1. ## natural log

Hello, I am trying to understand natural log properly.

Can someone please give me an example of how it would be more beneficial to use a natural log rather than using common log within an equation.

If I could see precisely how it is more advantageous to use then it will help my understanding a lot.

Thanks for any help

2. ## Re: natural log

I an equation with e in it.

3. ## Re: natural log

I use and promote the natural log for a few reasons:
1. The calculus behind-the-scenes
2. If you see something like "log2^x", do you mean $\displaystyle log_2(x)$ or $\displaystyle log(2^x)$ ? So I use it to avoid confusion.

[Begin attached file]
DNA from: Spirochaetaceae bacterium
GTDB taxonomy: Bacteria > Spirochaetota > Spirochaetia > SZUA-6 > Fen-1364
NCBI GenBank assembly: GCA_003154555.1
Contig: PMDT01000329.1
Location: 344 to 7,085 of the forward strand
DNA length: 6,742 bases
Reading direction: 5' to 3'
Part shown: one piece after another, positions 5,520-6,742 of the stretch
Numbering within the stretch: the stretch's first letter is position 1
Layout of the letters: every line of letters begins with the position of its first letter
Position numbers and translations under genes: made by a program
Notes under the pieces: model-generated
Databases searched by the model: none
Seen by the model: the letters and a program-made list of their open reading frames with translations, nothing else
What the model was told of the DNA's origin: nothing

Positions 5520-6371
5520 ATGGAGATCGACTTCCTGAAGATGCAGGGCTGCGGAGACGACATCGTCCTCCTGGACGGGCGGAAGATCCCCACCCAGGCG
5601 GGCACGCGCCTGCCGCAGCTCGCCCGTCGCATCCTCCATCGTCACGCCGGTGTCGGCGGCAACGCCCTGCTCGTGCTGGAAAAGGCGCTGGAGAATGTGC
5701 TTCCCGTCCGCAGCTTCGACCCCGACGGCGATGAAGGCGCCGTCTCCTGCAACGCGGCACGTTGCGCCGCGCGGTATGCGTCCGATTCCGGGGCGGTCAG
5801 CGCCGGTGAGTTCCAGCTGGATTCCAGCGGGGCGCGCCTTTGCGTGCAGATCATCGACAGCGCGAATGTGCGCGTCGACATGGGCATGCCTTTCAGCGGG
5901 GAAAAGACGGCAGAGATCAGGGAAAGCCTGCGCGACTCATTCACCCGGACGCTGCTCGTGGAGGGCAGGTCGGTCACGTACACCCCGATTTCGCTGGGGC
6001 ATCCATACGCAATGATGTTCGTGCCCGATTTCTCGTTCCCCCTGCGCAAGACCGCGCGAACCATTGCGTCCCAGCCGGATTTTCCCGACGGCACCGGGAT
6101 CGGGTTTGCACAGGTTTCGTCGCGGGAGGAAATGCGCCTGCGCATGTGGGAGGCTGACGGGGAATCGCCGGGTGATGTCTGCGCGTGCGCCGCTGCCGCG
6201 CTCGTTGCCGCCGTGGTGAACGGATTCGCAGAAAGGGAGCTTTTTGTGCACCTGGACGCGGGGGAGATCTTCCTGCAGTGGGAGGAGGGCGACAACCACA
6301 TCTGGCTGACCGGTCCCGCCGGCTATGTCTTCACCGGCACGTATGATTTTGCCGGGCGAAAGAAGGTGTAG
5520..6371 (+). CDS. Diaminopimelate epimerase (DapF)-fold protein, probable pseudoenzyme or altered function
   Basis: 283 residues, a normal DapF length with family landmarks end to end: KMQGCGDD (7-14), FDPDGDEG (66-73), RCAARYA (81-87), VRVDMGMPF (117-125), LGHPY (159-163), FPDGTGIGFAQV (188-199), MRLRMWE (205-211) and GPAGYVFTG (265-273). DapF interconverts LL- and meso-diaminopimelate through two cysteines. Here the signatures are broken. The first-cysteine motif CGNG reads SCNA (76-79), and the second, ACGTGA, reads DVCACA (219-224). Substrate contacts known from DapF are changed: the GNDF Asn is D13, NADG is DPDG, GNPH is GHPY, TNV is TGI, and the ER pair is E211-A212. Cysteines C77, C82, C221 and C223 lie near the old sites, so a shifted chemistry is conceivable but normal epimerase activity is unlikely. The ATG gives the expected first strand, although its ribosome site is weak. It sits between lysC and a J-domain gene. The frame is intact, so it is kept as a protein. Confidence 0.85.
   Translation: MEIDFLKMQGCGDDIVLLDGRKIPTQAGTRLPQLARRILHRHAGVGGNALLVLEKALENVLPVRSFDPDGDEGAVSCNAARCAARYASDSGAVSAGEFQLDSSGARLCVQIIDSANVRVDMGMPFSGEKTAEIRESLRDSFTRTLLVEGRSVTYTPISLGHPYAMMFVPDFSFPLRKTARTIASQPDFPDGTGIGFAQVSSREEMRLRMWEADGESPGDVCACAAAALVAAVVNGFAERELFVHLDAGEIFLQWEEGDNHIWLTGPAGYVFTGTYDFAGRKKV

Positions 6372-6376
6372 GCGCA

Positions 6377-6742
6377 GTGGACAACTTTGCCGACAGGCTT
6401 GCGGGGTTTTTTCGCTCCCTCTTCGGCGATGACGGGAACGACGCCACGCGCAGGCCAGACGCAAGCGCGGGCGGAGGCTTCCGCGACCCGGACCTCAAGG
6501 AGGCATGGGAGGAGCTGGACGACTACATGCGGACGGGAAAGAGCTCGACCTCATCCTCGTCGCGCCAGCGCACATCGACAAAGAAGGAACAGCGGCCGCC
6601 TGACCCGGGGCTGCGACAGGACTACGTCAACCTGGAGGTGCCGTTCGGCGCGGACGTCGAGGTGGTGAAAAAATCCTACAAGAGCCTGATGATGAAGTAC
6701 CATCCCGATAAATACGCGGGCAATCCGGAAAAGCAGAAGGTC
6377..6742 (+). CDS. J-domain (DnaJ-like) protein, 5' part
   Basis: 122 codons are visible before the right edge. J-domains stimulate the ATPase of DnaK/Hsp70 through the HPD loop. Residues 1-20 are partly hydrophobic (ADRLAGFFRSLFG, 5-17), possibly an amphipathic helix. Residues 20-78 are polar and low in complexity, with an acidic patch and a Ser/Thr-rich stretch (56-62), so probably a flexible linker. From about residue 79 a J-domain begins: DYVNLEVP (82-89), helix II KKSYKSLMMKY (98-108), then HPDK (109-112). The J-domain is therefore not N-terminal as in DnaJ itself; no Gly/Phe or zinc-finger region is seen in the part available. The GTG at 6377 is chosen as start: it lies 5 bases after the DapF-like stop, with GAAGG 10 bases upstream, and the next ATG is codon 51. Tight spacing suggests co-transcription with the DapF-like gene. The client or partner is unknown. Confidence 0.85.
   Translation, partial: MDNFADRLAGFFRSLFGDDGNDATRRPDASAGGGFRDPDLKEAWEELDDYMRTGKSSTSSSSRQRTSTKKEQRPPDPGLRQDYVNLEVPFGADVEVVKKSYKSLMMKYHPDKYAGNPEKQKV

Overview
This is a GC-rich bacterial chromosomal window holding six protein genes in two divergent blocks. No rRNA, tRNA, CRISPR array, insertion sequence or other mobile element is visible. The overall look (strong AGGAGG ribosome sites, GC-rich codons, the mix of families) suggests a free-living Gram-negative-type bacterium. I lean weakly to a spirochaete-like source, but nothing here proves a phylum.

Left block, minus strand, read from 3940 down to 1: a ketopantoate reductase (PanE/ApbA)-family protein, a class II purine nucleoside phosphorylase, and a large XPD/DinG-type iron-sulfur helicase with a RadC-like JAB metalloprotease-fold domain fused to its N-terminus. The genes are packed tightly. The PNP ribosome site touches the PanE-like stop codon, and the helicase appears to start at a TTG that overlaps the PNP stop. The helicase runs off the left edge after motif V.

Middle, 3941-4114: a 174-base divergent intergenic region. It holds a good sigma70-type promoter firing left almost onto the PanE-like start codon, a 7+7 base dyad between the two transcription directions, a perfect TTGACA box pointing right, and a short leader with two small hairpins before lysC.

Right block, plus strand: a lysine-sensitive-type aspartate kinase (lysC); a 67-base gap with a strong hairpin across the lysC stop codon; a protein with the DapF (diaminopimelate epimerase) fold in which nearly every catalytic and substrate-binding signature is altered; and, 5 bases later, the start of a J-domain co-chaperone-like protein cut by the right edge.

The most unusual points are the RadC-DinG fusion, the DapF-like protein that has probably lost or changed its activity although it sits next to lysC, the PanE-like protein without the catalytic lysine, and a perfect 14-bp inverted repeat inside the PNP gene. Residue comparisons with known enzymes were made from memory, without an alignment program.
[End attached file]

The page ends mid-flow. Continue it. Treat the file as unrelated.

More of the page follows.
3. It's natural. Duh.

4. ## Re: natural log

Originally Posted by fran1942
Hello, I am trying to understand natural log properly.

Can someone please give me an example of how it would be more beneficial to use a natural log rather than using common log within an equation.

If I could see precisely how it is more advantageous to use then it will help my understanding a lot.

Thanks for any help
The first thing you need to know is that its importance is due to its ubiquity in calculus partialy due to its relationship to the exponential function and "e" and partialy on its own merits.

Other uses are in expressing complex numbers in polar form, the relationship between the circular and hyperbolic functions, ...

But in common algebra you can probably survive without it if only it was not in the syllabus.

Also see: "The Story of e", Eli Maor

CB.